But it is unfair and disingenuous to hammer Toyota when Ford, Chrysler and GM, among others, have all had a significant number of recalls. And did any of the now Little Three actually shut down production and stop selling cars until it could fix the problem?? You’ve got to be kidding! Of course not.

I’ve owned 23 cars over the past 36 years. Three Chevys (including a Nova–virtually trouble free until the 37th month, one month after my last car payment. That’s when planned obsolescence what a common practice. A Vega, one of GM’s worst ever cars, though it was the Motor Trend car of the year at its launch. It literally rusted apart, oh, and we did have a little problem with sudden acceleration on a scary ride down I-75 in Detroit one day. We also owned a Buick Skylark–a solid, reliable car), three Fords (a gas guzzling Bronco, a potential death trap Pinto–remember the exploding gas tanks and a reliable Taurus), a Chrysler station wagon (its electrical failed stranding us the second week we owned it) and a Jeep (my fillings have never recovered, and there were dire warnings about rollovers), three Hondas (including a van), three Subarus (including my current Forester), three Lexus, a BMW, an Audi and four Toyotas (including our current Sienna).

Frankly, I had more recalls and service issues with the then Big Three than with Toyota or Honda or Subaru. My current Sienna van has had two recalls. The dealer was proactive, helpful and accommodating. For one protracted repair prior to a recall, Toyota paid for a loaner for two weeks until parts arrived and my van was fixed.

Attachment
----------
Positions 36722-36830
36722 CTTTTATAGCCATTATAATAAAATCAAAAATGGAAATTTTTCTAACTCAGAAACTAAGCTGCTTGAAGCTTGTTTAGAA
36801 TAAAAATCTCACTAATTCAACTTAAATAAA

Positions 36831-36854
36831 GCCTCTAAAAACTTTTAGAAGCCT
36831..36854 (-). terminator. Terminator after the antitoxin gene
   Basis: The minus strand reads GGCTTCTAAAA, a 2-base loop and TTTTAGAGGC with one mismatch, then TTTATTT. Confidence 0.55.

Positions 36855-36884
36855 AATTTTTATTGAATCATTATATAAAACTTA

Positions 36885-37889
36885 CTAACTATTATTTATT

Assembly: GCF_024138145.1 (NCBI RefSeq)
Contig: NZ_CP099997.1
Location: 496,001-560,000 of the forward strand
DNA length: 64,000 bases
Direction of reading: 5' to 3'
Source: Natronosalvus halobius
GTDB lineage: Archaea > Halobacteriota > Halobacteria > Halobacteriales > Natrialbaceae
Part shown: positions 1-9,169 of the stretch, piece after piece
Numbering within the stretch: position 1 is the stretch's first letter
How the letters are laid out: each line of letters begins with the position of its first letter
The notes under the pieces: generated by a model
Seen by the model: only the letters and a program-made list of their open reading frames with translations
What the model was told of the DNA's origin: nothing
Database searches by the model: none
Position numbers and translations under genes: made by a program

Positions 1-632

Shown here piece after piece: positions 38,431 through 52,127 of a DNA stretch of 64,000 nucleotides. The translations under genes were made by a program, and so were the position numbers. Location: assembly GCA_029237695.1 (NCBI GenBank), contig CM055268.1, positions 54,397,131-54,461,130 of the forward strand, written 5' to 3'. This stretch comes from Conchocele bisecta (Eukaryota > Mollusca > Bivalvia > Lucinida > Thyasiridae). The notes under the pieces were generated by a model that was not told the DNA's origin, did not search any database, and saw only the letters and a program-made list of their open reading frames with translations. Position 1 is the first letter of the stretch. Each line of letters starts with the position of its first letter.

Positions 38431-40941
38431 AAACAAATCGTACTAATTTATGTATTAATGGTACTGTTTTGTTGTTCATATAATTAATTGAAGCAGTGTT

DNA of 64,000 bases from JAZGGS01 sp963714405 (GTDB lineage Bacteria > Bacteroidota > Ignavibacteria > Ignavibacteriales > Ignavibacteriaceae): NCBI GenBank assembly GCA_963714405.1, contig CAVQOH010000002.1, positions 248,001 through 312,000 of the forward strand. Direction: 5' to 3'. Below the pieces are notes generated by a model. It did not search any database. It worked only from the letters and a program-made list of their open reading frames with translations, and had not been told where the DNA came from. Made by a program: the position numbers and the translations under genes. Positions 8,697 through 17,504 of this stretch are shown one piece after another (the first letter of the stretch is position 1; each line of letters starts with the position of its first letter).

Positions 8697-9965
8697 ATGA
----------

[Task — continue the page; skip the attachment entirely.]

But with this latest problem, Toyota became a lightning rod for government scrutiny. Congress held hearings. Toyota’s president was summoned to Congress to testify. I don’t recall that happening for any U.S. car maker other than when they are trying to borrow money. Toyota is addressing the problem–likely as quickly, or maybe even more quickly than U.S. carmakers have ever done. That design-flawed rust bucket of a Vega actually had 11 recalls from 1971-1979, though the car had disintegrated long before then for us.

Did Toyota mess up? Absolutely, but they are working to correct the problems and actually apologized for their problems. Never heard that from a CEO of a U.S. car company.

My point, news outlets have pounced on Toyota–and not just in Michigan–for its problems, almost gleefully. That’s not fair. There have been literally tens of thousands of recalls, to be precise 82,411 records listing recalls since 1966 on the National Highway Traffic Safety Administration website. Check out the real info at the NHTSA site. I crunched the data. Of that number, Toyota has had just 869 recalls. In contrast GM has had 9,064; Ford 5,662; Chrysler 4,809; Honda 1,231; Nissan 1,036 and Volvo 2,182. BMW has had just 185 recalls, Mercedes 606 and Mazda 391.

Toyota, in my judgment, still builds a great car despite this current glitch. It has accepted responsibility and has worked to correct the problem. When it’s time to replace my Toyota Sienna, I will buy another Toyota. ┬áBecause they still make a quality product, and it will be even better than ever now. Company pride and Japanese face and honor is on the line.

Written by jrnjbb

March 7, 2010 at 8:07 pm

Posted in Uncategorized